Things NOT to do as an indie hacker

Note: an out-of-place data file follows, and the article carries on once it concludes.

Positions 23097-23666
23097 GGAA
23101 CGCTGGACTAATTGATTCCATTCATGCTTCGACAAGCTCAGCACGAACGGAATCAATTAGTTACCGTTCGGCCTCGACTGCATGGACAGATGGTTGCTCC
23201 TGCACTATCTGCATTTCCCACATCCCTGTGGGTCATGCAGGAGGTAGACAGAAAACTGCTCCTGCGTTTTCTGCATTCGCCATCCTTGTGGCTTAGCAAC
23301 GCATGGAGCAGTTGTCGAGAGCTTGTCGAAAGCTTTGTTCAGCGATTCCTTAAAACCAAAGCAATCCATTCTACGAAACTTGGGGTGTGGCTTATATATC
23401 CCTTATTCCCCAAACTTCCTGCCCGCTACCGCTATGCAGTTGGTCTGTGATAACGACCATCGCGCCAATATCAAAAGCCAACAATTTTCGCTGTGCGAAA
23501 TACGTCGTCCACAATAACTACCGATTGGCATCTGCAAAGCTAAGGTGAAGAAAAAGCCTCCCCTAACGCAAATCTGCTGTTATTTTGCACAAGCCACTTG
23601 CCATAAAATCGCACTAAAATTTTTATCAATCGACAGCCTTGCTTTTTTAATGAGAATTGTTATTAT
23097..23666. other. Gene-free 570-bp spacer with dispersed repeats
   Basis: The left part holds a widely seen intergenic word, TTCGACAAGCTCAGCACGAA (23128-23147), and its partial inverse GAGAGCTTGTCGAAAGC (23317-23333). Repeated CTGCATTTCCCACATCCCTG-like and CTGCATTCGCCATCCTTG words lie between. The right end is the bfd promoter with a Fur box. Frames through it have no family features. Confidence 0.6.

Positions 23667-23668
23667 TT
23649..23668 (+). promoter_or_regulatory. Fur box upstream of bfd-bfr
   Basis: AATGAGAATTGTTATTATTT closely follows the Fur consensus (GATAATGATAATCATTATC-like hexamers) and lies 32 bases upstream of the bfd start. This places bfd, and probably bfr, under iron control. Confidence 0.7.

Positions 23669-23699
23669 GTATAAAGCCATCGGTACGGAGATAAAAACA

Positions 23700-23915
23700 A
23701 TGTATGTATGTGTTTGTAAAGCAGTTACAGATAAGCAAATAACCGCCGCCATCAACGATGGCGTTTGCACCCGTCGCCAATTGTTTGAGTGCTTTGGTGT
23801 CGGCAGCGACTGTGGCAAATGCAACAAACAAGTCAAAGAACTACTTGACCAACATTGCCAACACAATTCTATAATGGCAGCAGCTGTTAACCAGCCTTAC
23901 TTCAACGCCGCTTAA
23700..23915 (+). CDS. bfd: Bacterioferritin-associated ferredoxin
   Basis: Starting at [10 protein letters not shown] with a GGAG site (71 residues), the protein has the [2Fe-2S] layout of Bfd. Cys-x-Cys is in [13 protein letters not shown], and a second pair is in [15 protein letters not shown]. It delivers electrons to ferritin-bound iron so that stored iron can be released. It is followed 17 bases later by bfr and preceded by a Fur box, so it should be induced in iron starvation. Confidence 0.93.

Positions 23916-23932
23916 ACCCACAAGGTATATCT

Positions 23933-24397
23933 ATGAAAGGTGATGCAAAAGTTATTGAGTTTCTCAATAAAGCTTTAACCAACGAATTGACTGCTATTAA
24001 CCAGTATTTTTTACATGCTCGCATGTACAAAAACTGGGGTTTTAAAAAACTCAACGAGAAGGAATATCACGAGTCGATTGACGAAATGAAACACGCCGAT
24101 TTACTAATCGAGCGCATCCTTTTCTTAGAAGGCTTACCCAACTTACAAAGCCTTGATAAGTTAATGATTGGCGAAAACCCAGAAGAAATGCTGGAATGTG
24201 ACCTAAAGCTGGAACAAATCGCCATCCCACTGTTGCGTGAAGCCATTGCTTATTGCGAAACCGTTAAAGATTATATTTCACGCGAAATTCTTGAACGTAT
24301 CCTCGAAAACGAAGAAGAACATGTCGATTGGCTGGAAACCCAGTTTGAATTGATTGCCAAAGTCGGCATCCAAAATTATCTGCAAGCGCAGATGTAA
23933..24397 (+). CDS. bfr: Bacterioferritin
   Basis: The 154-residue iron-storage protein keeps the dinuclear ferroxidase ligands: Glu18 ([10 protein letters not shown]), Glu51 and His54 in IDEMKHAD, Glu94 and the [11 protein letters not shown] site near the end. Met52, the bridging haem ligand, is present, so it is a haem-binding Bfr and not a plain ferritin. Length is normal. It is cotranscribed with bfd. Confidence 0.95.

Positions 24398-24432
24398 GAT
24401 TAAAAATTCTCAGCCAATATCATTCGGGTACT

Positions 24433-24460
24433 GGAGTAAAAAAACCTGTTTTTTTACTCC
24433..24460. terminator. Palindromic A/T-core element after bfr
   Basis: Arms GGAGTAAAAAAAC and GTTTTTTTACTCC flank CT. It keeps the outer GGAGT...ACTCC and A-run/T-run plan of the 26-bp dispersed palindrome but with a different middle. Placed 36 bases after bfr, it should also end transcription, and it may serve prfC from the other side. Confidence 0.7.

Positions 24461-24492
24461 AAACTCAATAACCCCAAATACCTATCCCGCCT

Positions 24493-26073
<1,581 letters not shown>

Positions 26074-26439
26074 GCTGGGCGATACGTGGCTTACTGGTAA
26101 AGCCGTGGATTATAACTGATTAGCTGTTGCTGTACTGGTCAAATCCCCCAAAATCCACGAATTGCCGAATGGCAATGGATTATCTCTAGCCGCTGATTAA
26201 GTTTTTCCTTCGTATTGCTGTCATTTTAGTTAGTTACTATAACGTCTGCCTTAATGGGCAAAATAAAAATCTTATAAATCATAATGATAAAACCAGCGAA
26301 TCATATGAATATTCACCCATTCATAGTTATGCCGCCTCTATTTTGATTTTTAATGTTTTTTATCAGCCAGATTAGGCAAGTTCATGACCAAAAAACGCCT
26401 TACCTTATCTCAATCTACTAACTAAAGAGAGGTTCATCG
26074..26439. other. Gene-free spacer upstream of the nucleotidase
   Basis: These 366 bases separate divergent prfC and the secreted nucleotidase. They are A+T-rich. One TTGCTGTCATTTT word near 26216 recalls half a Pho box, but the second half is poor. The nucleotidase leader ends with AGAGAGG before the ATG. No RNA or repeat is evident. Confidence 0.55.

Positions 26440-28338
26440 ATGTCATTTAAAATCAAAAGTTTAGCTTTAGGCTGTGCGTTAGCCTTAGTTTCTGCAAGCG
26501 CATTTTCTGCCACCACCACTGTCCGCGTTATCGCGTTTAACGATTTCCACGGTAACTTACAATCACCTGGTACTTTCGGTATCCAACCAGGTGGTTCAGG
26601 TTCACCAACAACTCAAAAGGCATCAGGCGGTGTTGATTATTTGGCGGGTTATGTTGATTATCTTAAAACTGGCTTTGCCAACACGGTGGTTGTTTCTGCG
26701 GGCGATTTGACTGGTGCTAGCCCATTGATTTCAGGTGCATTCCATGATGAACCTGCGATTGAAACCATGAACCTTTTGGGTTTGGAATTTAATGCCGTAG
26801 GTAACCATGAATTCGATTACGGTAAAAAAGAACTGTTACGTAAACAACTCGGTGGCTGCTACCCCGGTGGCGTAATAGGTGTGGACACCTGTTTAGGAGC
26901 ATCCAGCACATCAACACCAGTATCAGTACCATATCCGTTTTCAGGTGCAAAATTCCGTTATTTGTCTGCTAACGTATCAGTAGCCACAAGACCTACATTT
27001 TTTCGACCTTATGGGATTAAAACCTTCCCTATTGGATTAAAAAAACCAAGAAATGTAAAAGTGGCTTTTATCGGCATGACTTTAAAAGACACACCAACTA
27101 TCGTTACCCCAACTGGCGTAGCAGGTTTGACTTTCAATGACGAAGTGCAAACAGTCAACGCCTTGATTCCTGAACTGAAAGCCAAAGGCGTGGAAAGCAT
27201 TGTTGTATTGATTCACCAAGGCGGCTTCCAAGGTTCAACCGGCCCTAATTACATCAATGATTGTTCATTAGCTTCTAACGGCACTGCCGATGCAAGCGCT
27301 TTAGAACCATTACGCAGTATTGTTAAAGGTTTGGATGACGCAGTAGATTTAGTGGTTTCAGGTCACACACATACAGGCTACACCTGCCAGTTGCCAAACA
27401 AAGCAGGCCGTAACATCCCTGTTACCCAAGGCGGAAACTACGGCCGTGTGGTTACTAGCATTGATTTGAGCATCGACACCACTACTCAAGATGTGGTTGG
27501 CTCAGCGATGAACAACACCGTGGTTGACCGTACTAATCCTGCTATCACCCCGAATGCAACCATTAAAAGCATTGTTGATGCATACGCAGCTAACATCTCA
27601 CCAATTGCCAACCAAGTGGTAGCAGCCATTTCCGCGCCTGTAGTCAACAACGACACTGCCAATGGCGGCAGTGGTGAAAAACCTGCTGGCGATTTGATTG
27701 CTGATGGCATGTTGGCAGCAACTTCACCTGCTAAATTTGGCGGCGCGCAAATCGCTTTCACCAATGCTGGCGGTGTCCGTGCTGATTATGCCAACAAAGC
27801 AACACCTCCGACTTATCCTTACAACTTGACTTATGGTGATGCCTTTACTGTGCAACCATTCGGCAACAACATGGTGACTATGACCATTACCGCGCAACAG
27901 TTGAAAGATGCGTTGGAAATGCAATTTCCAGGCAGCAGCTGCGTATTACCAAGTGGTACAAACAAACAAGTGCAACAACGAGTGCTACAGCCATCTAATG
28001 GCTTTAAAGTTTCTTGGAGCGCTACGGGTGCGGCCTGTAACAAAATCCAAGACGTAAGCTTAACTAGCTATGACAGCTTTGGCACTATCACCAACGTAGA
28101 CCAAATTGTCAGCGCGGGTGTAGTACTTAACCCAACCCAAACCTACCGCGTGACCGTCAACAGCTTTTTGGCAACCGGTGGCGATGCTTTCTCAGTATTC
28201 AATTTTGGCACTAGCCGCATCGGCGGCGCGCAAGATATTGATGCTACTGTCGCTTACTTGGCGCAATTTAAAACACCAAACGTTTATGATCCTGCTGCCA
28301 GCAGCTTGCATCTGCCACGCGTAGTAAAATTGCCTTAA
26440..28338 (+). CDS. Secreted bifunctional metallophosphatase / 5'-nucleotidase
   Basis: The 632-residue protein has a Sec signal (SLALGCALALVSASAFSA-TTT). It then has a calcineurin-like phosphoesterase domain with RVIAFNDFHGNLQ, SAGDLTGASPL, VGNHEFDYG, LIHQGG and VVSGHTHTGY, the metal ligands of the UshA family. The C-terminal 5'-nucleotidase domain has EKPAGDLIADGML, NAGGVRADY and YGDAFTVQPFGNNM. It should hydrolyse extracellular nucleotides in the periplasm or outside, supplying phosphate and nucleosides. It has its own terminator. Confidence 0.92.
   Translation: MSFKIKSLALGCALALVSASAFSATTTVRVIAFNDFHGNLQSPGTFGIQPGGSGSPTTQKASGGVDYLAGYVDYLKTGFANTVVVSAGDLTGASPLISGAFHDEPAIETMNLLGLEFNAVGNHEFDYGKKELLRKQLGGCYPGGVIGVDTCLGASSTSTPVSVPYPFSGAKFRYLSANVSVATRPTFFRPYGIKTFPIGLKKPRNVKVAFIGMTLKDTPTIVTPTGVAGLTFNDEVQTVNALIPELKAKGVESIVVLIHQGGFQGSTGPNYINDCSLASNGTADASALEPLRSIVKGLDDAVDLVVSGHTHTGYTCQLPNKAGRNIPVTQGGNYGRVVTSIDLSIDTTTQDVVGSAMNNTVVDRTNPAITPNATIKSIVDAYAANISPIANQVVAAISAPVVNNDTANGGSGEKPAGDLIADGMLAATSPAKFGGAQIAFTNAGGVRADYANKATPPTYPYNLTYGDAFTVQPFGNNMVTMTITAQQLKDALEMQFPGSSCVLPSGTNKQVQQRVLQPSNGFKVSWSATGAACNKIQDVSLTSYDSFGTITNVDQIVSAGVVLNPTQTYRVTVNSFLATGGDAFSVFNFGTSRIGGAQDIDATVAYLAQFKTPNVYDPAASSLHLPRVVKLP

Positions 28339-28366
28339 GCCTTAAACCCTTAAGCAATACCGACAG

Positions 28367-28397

I was on the Product Hunt Radio podcast recently talking about things not to do as a founder. Below are a few of the things I talked about, but it'd be great to hear your thoughts as well! Don't blindly follow advice… …without considering the context in which the advice was given (from who, to who, when, for what) and adapting it to fit your personal situation. For example, advice that works for a high-growth VC-funded startup might be disastrous to your indie business. (This applies to any and all advice in life, btw, not just advice for how to start and run a company. It's almost never a good time to turn off your brain and blindly follow what others are saying.) Don't equate being a founder with being an inventor. It's an analogy that can easily go too far. You'll end up overvaluing and over-protecting your pet ideas. Or worse, you'll never come up with an idea at all, because you'll assume that it needs to be something completely new. There are many thousands of businesses that solve more-or-less the same old problems, but in unique ways, or for a unique segment of customers, etc. You're probably better off picking a very straightforward problem to solve, and then getting innovative with your solution. Don't wait to start learning from your customers. Talk to customers about what you're doing from day #1. Figure out where they hang online and learn from their conversations. Try to get a strong sense of what they'll think about your product before you waste months building it. Don't try to be too clever when finding your first users. Going from 1M to 2M users requires a bulletproof strategy, considerable knowledge, and a healthy dose of luck. Going from 1 to 2 users requires… a conversation. More broadly, don't copy founders or companies who are way further ahead than you are. If you're going to copy them, copy what they did in the early days, not what they're doing now. Many of the strategies that work at scale are often deadly to early-stage companies. In fact, there are many "diseconomies of scale" -- inferior strategies that bigger companies HAVE to adopt that they would frankly prefer not to. It'd be a tragedy to blindly copy these as an early-stage founder and throw away what makes you uniquely nimble and effective. There's also a category of beneficial-but-not-crucial activities that bigger companies have the resources to pursue, but you don't. You don't have time to do All The Things. You're going to write crappy code, ignore metrics, etc. That's not just okay, it's necessary! Something has to give. Don't put launch day on such a pedestal. "Launching" has become such an established concept that it blinds founders to all the other days that exist before and after launching. Those days are 99.9% of your company's existence. Launch is just one day of growth out of many. You can and probably should be growing and learning from your customers before you launch. And your launch itself should serve some purpose in helping you continue to grow. For some businesses a splashy launch is invaluable, but for many I doubt it's even useful as a concept. Don't build in silence. I'm often guilty of this one. Instead of building in secret, show off what you're up to! People love to see your thought process, peak behind the scenes, subscribe, and give you feedback and encouragement. Building in public is one of the best ways to increase your luck surface area. Don't start too big. Given the same time frame, you can either do a great job on something simple, or a mediocre job on something expansive. I guarantee it'll be more rewarding for both you and your customers if you choose the former. And starting small isn't even a sacrifice! It's necessary, even if your true desire is to reach some bigger ultimate goal. You're going to have to work your way there, accruing advantages and using them to get to the next level. Nobody jumps straight to the top of a staircase. That's all I've got for now! What's missing?